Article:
Keep going straight on for a couple of miles or so, there are no paths to tempt you off track left or right so do not worry. The path feels like a long straight line all the way so far.

Eventually the grass path will turn to a concrete lane until you reach a cross road type junction where you turn left and head towards Cottam.

You will pass a farm on your right so keep going straight on and at the next junction head left where you will immediately see the derelict Church of Holy Trinity. It is the only reminder of the hamlet of Cottam that stood here. A medieval dwelling that was deserted during the plague.

cottam church

After the church the scenery changes once more. Through the ditch that is Cottam Well Dale beneath the Earthworks. If you have dog watch out for cows and bulls.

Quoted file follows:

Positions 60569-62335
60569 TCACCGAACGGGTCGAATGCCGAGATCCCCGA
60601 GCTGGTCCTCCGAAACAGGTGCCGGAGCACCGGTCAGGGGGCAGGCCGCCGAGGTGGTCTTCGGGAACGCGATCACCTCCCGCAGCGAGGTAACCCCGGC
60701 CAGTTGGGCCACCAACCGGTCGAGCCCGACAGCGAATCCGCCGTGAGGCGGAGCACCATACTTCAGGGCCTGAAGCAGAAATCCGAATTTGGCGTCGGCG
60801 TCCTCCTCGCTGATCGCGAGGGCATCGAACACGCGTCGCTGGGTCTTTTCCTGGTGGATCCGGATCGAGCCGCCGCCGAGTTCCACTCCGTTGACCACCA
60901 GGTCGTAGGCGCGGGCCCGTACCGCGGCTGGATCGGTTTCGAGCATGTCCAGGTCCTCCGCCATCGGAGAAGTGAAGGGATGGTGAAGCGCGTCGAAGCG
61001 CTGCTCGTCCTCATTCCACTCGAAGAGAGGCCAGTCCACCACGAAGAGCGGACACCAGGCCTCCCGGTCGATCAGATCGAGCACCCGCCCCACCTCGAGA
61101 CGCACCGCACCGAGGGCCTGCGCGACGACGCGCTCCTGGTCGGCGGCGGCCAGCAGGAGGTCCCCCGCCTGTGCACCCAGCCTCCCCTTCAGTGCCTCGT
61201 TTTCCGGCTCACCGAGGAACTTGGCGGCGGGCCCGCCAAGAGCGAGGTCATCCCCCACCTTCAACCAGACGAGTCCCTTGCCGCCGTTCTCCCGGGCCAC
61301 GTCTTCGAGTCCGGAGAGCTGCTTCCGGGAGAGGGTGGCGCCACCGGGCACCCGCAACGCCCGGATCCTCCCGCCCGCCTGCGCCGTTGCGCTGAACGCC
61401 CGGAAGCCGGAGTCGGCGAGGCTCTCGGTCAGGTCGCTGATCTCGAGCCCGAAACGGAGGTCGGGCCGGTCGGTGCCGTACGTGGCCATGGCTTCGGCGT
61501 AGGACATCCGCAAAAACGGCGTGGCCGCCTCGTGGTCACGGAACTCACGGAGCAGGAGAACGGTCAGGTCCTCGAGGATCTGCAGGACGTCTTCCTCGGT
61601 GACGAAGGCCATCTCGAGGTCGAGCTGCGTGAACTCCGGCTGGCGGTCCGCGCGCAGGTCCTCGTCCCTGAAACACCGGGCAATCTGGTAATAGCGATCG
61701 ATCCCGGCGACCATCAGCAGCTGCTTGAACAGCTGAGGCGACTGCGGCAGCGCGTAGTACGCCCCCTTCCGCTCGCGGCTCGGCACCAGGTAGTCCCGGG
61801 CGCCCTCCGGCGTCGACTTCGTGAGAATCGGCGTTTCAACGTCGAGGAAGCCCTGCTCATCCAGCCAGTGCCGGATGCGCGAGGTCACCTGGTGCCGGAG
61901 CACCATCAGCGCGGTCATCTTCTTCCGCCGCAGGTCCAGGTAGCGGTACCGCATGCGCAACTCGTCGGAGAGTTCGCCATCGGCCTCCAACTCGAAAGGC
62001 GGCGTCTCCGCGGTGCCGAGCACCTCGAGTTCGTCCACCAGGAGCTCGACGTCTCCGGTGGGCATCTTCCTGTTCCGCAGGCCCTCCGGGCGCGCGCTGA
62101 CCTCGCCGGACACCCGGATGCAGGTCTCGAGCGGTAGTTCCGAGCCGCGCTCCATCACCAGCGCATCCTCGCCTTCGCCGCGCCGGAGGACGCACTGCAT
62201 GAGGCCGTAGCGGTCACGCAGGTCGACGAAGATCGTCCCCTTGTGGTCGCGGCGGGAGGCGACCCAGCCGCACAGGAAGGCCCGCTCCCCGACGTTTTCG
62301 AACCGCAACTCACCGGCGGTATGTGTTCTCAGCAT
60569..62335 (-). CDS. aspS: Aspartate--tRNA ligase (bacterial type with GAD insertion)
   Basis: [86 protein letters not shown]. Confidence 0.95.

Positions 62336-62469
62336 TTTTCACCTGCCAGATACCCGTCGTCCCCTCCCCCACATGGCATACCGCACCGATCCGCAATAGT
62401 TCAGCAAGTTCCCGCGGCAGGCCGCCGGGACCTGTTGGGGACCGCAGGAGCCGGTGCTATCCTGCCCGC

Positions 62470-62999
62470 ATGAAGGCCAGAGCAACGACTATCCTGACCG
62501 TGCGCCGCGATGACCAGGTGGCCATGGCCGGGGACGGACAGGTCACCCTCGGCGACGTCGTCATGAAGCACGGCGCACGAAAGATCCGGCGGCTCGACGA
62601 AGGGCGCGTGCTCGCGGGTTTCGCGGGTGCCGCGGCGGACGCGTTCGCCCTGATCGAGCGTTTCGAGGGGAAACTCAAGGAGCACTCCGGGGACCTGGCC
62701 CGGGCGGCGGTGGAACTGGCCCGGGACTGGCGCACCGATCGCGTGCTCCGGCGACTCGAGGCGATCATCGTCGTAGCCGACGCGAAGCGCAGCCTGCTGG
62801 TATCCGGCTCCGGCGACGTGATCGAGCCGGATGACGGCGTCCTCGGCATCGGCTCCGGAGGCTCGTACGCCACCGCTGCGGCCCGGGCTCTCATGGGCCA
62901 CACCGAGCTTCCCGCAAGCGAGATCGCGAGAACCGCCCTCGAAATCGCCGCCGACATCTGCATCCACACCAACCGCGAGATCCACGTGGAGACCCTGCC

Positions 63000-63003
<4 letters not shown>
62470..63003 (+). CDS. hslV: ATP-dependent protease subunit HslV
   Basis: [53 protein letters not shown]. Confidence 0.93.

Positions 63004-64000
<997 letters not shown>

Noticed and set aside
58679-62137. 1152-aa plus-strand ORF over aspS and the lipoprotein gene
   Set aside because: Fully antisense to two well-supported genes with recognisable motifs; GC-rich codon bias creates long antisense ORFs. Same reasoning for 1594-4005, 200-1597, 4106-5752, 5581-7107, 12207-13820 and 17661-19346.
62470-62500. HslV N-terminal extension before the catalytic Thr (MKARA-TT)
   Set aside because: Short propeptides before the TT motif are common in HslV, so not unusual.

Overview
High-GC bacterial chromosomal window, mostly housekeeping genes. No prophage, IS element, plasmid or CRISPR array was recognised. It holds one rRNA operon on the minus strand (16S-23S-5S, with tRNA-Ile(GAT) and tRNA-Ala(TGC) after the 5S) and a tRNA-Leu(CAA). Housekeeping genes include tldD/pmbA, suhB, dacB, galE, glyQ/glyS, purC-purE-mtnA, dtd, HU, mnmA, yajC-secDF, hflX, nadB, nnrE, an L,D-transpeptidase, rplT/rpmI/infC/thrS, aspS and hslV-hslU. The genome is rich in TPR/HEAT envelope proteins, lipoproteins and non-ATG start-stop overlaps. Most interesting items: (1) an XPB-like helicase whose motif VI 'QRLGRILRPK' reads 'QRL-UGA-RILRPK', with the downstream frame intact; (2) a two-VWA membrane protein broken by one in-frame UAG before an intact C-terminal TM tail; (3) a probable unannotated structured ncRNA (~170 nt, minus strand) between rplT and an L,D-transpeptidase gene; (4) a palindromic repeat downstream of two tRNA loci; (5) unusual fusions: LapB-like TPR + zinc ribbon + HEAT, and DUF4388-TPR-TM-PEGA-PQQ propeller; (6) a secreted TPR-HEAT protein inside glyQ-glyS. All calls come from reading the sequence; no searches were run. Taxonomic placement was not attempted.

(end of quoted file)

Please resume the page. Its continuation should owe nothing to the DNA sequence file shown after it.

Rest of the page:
yorkshire wolds scene

Walking this dale was beautiful and away from it all, we met nobody and the landscape changed all the time. Birds of prey in many numbers could be seen hovering in the breeze above the dale, looking for prey.

Eventually you will meet the road once more where you turn left and walk along the road for about half a mile.

You will then see on your right the chalk track that heads back following your first section back to the monument.

I have included a GPX file to assist you here: Tatton Sykes Monument – Map – Walkshire | Welcome to Yorkshire

wold rangers way

Horse Hair Jack Trod of The Wold Rangers Way

This is a glorious 9-mile circular walk through the stunning Yorkshire Wolds countryside. This is a smaller walk encompassing much of the new, longer challenge walk, The Wold Rangers Way.

The walk begins and ends at Market Place, in the centre of Driffield in the East Riding of Yorkshire. You will be walking primarily along well-trodden lanes steeped in history.